One of its most distinctive features is its protrusible mouth, which can retract under the eye or extend forward under the snout. This is an adaptation that allows the Goblin shark to quickly capture its prey, which includes bony fishes, squids and crustaceans.
The Goblin shark’s long, pointed teeth and heavily pored underside of the snout are features that allow it to hunt using its highly developed electro-sensory system. The ampullae of Lorenzini, which are the external openings of the electricity detecting organs, help the Goblin shark to detect electric fields and track its prey in the dark waters.
Despite its fearsome appearance, the Goblin shark is not considered dangerous to humans, as it lives in deep water and is rarely encountered.
The Goblin shark, which is named after Alan Owston, an English collector of Asian wildlife, is found in scattered locations across the Pacific, Atlantic and Indian Oceans. It typically lives close to the ocean floor in marine waters up to a depth of 1,200 meters. In Australia, sightings of the Goblin shark have been reported off the coasts of New South Wales, Tasmania, and potentially South Australia, as per the Atlas of Living Australia.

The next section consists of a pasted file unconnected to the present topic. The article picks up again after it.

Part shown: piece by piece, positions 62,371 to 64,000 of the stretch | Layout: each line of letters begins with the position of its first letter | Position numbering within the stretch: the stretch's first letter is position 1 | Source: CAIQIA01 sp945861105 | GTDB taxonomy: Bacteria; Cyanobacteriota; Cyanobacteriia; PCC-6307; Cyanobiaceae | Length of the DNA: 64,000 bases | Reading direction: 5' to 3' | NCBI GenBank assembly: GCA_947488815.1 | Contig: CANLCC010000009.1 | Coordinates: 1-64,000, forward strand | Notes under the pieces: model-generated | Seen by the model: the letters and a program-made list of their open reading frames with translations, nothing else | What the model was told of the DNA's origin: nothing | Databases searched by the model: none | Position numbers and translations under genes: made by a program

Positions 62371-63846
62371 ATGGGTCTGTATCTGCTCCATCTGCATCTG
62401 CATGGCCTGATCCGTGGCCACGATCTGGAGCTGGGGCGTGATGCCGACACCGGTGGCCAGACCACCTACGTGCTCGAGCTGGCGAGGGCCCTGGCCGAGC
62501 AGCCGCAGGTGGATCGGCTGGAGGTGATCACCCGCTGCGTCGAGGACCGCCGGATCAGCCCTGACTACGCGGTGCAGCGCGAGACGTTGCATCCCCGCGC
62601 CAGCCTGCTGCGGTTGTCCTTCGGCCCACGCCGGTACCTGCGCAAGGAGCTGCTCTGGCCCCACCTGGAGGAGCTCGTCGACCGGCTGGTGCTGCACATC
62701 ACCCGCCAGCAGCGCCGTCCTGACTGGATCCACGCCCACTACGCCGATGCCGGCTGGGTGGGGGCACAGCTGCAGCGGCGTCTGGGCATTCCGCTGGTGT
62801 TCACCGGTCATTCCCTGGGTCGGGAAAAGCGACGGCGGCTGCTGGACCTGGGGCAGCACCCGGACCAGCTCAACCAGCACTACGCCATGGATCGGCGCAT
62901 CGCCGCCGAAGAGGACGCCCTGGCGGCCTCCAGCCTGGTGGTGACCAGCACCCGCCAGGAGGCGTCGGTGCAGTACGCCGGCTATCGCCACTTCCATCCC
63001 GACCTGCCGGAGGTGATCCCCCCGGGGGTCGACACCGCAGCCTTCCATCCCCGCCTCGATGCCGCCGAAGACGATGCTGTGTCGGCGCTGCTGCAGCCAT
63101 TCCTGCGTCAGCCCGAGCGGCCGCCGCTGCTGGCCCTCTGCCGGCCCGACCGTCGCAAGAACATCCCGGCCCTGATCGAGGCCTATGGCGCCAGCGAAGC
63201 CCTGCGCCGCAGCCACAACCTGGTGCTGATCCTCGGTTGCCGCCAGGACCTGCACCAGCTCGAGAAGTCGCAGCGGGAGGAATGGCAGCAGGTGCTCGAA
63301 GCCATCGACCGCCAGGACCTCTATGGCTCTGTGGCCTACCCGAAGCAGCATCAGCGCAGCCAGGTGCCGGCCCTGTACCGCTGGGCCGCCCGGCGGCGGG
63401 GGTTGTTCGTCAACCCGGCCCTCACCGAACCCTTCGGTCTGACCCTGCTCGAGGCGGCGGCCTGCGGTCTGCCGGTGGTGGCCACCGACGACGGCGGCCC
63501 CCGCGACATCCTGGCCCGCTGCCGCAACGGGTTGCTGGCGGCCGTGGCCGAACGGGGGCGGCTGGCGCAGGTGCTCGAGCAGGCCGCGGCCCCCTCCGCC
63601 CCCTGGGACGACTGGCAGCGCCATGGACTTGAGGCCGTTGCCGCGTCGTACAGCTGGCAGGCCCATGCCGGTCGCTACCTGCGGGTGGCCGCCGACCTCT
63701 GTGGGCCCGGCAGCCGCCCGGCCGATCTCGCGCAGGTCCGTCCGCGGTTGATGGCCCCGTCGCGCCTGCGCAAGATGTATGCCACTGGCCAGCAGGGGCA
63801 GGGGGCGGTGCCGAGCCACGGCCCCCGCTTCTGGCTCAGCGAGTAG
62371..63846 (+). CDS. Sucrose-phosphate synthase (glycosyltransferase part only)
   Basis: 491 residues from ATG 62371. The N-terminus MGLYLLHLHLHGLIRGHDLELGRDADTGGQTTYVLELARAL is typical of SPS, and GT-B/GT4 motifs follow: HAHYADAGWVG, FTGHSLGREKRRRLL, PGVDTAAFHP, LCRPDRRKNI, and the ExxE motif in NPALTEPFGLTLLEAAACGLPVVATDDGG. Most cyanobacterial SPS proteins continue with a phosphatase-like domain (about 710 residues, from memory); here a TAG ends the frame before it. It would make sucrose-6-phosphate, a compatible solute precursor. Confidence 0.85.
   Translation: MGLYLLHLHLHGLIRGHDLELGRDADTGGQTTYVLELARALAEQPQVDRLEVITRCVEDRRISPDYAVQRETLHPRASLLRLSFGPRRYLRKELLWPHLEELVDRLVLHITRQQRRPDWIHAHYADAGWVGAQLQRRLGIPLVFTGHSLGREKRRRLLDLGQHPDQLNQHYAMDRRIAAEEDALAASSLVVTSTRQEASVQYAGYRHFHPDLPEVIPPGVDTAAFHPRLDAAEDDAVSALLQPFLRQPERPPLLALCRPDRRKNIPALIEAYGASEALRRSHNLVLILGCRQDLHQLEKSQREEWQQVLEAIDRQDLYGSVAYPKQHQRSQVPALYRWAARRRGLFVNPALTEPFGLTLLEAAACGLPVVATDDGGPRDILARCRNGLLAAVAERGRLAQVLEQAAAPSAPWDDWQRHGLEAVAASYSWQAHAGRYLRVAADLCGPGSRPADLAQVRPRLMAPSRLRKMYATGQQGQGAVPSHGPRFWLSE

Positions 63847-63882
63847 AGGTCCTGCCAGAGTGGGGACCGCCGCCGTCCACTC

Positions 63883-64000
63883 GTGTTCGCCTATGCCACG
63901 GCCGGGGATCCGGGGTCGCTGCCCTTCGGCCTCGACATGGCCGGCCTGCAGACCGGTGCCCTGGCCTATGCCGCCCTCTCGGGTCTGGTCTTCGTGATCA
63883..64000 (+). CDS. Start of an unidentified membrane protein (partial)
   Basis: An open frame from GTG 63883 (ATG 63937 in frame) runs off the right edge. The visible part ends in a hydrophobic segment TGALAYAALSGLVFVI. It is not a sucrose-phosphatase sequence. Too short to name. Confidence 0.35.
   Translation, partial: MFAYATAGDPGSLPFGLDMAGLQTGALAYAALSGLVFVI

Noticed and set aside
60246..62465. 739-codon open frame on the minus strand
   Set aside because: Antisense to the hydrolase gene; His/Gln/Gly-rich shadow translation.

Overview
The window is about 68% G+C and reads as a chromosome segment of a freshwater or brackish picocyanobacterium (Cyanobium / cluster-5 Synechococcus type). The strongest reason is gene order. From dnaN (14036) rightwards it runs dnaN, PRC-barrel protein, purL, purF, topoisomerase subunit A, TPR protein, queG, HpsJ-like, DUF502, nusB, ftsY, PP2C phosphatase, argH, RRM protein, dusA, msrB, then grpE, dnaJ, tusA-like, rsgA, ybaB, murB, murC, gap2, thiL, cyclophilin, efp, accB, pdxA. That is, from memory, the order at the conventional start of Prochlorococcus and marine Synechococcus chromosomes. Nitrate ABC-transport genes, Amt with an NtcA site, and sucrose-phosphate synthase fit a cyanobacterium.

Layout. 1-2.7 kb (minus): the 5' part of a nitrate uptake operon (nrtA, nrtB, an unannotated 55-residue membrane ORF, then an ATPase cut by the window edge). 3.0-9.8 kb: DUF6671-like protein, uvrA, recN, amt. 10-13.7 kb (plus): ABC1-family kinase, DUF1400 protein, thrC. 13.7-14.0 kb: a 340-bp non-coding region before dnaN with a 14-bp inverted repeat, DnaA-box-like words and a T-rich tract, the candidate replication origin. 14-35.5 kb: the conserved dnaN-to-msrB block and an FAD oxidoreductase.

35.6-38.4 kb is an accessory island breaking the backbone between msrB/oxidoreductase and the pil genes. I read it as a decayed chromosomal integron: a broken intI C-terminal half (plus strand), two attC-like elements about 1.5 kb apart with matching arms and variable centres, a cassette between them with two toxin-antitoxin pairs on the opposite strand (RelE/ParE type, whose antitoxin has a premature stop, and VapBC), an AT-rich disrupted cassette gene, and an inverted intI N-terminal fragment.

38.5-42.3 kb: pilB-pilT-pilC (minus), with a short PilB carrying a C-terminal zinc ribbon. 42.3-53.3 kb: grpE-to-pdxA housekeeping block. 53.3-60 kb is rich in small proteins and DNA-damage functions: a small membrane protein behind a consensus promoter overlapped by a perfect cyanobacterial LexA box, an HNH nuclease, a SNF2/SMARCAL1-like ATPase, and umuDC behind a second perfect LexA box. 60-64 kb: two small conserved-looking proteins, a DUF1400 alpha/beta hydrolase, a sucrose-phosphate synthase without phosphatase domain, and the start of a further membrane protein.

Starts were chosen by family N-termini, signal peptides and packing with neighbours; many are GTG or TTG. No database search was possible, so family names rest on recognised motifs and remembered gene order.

The Dumbo octopus, known for its elephant-like ears, is a deep-sea dweller that lives in the open ocean at extreme depths of at least 4,000 metres and possibly much deeper. These depths present harsh living conditions that include cold water and the complete absence of sunlight.
Despite this, Dumbo octopuses have specialised behaviours to increase the likelihood of successfully reproducing when a mate is found. Female Dumbo octopuses carry eggs in various stages of development, and can store sperm for long periods of time after mating with a male, transferring it to their most developed eggs whenever environmental conditions are optimal. They lay their eggs on the seafloor, attaching them to rocks or other hard surfaces.
Dumbo octopuses are primarily foraging predators and feed on pelagic invertebrates that swim above the sea floor. They move by flapping their ear-like fins and steering with their webbed arms. Large predators are rare in the deep sea, so Dumbo octopuses’ primary predators are diving fishes and marine mammals like tunas, sharks and dolphins. Due to their preference for extreme depths, they are only very rarely captured in fishing nets and are not considered threatened by human activities.
The Dumbo octopus is the deepest-living of all known octopus species, and they are named after Disney’s Dumbo the elephant character, famous for its large ears.
Unlike most octopuses, the Dumbo octopus lacks an ink sac since it encounters predators rarely in the deep sea. The largest Dumbo octopus ever recorded was 1.8 metres long and weighed 5.9 kg, but most species have an average size of 20-30 centimeter long.
In the depths of the ocean, life takes on a different form, with adaptations that seem almost otherworldly. The above creatures remind us of the incredible diversity and resilience of life on our planet, and their fascinating features continue to astound and intrigue scientists around the world.
So perhaps next time you find yourself by the seashore, take a moment to appreciate the wonders that lie beneath the waves.